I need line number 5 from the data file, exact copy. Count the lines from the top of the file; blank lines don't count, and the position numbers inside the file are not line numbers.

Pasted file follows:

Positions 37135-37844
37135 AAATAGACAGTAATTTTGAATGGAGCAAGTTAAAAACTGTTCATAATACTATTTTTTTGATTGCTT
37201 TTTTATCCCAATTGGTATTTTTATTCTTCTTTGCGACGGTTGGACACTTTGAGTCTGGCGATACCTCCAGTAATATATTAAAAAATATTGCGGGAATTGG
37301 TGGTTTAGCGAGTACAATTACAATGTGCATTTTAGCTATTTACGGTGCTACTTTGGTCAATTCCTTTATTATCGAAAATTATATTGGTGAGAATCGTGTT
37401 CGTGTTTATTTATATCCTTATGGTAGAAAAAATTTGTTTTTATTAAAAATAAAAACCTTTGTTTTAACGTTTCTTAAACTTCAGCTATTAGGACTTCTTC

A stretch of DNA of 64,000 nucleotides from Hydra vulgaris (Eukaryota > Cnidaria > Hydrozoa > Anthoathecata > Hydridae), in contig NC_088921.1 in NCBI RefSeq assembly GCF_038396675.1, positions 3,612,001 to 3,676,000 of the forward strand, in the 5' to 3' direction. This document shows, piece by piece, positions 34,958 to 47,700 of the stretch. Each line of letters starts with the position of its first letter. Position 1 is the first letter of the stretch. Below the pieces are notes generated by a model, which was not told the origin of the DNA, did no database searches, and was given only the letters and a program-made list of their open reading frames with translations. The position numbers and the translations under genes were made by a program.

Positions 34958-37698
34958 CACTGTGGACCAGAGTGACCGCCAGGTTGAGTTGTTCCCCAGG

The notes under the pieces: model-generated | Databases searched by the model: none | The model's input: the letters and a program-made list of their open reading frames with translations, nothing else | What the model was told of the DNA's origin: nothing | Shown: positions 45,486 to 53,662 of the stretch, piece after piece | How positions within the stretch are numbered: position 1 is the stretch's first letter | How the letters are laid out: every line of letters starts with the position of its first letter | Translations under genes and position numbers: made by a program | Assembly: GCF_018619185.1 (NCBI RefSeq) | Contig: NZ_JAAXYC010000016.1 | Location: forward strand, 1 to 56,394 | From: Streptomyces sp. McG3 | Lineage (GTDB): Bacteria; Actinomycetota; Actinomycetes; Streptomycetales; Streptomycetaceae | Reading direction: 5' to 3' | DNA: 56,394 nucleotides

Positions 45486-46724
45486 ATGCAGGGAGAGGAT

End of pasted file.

37401 CGTGTTTATTTATATCCTTATGGTAGAAAAAATTTGTTTTTATTAAAAATAAAAACCTTTGTTTTAACGTTTCTTAAACTTCAGCTATTAGGACTTCTTC